Lower back pain can be a really debilitating injury that affects people of all ages, fitness levels and walks of life. Unfortunatley once you’ve had lower back issues the risk of it happening again is high. Making sure that you know what you can do about it and how to manage and prevent flare ups in the future is key.


Low back pain (LBP) affects 80% of people throughout their lifetime (1). LBP is categorized based on its duration. An episode of LBP that has been present for less than six weeks is classed as acute LBP(2). This information sheet will focus on acute LBP, lower back anatomy, potential reason’s for the acute episode and effective management strategies.


The lumbar spine is comprised of 5 vertebrae. These vertebrae are the largest of the whole vertebral column that begins up at your skull. Each two adjacent vertebral bodies are connected by an intervertebral disc. The primary function of the disc is to absorb load. Between each of these vertebrae a nerve exits. These nerves innervate different muscles and areas of skin in the lower limbs. These areas are called myotomes and dermatomes.

Potential Reason’s for Lower Back Pain

Symptoms of lower back pain and referred pain into the limbs can be caused by any innervated structure in the lumbar spine. This long list includes muscles, ligaments, nerve roots, the joints between each vertebrae (facet joints) and intervertebral discs.

To identify the impairments that may have contributed to the onset of pain a Physiotherapist can perform an assessment. This assessment will also be able to flag any more sinister pathology and identify the need of further scans or investigations.


Some Signs and Symptoms:

  • Pain with twisting and bending back.
  • Referred pain into buttock or thigh.
  • Pain after prolonged periods of sitting/standing. Changing position often helps improve pain.

Potential Causes (3,4)

  • Excessive twisting or bending can result in degenerative changes to the joint cartilage.
  • Like any other joint the lumbar facets can be sprained if you bend back too far or too quickly.
  • Changes to lumbar disc height can put more load through these joints and cause degeneration or irritation.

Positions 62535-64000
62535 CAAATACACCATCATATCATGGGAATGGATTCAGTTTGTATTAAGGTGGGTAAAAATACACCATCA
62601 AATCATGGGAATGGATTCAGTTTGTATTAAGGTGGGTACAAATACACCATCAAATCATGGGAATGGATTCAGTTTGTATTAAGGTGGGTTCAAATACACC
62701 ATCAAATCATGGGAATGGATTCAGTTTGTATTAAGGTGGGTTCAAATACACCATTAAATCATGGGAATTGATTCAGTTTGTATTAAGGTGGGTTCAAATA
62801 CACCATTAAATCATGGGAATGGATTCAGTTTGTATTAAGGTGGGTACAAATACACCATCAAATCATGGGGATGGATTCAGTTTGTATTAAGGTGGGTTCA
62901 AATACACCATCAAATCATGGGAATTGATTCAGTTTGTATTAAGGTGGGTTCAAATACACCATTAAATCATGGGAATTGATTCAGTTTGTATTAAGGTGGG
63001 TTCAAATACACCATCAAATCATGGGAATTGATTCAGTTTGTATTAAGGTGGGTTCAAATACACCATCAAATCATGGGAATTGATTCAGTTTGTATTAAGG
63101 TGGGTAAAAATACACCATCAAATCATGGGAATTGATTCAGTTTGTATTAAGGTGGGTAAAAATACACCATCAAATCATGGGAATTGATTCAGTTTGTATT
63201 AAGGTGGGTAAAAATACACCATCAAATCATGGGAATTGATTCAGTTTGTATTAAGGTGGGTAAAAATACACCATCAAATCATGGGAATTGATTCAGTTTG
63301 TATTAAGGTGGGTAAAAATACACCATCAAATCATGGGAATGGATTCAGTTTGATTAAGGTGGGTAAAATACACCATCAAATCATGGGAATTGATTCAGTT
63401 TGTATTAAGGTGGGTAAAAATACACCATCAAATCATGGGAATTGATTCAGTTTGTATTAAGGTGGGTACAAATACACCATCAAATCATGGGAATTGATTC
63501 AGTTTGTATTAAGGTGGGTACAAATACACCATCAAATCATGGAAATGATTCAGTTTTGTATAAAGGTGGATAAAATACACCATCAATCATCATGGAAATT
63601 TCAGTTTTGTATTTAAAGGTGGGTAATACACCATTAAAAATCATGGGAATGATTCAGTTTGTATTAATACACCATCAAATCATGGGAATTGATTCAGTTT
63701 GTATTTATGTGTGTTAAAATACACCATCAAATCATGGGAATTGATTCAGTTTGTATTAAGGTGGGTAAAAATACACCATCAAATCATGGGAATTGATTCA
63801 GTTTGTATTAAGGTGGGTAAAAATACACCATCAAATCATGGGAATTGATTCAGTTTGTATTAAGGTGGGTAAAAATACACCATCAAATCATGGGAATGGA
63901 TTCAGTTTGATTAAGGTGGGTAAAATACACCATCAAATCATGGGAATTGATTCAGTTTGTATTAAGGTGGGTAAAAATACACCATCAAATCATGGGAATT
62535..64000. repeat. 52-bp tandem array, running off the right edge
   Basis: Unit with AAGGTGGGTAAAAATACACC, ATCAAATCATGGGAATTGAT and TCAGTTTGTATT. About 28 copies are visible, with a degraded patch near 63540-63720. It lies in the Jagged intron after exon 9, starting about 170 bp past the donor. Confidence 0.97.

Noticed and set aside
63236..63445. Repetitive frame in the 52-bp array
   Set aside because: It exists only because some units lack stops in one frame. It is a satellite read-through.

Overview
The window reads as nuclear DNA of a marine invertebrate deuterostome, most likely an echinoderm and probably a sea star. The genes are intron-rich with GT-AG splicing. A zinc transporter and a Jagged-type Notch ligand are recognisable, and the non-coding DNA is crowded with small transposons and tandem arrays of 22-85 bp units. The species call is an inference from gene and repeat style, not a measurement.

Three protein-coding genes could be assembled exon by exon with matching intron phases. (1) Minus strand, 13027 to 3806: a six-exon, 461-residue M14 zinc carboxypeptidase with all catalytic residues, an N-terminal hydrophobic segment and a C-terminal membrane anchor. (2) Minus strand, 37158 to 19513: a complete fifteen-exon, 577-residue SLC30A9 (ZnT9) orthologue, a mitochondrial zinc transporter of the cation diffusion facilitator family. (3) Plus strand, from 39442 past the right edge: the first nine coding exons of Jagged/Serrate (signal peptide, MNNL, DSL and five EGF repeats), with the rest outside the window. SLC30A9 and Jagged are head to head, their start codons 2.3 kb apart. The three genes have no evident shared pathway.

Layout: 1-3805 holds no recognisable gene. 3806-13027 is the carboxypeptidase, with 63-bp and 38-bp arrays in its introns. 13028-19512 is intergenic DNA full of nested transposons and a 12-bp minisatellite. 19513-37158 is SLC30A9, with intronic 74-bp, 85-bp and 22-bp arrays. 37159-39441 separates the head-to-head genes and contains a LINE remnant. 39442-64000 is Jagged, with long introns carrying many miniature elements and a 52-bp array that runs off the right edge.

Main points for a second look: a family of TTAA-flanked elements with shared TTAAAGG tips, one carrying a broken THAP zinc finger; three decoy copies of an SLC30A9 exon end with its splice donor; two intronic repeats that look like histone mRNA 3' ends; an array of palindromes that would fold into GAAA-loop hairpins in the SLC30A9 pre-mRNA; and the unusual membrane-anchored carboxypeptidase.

Some Signs and Symptoms:

  • May be associated with pain radiating into buttock and leg.
  • Pain may increase with sitting and bending forward.
  • If there is a disc bulge present coughing or sneezing can bring on pain.

Potential Causes:

  • Too much load through the lower back i.e. heavy deadlift
  • Degeneration due to repetitive overloading
  • Poor mobility


  1. “No slumping” – be aware of your sitting posture; sit up on your ‘sit bones’ and don’t slump!
  2. Gain or maintain upper back mobility – Thoracic mobility can influence lower back pain.
  3. Move! – Try to get up and move/change position every 20 minutes.
  4. Develop a strong core – trunk strength, endurance and control are essential to providing lower back support.
  5. Stretch à important muscle groups to stretch for prevention/relief are hip flexors, hamstrings, erector spinae and quadratus lumborum.
  6. Don’t lock your knees when standing.
  7. Wear supportive shoes.
  8. Don’t forget the glutes! – Without good glute strength/control more load will be put through the lower back.
  9. Modify movements that aggravate your back pain.
  10. Develop safer movement patterns – see a professional – your Physiotherapist!
  11. Learn safe lifting techniques
  12. When standing don’t “stick your bum out” instead tuck under/posteriorly pelvic tilt.
  13. Don’t brace through your abdominals.
  14. If there is pain see a Physiotherapist! It’s not normal to have pain and it’s not “just because you’re old” à You don’t need to live with this pain.


  1. Balagué, F., Mannion, A. F., Pellisé, F., & Cedraschi, C. (2012). Non-specific low back pain. The lancet379(9814), 482-491.
  2. Burton, A. K., Balagué, F., Cardon, G., Eriksen, H. R., Henrotin, Y., Lahad, A., … & Van Der Beek, A. J. (2004). European guidelines for prevention in low back pain.
  3. Safran, M., Zachazewski, J. E., & Stone, D. A. (2011). Instructions for sports medicine patients. Elsevier Health Sciences.
  4. Schütz, U., Cakir, B., Dreinhöfer, K., Richter, M., & Koepp, H. (2011). Diagnostic value of lumbar facet joint injection: a prospective triple cross-over study. PloS one6(11), e27991.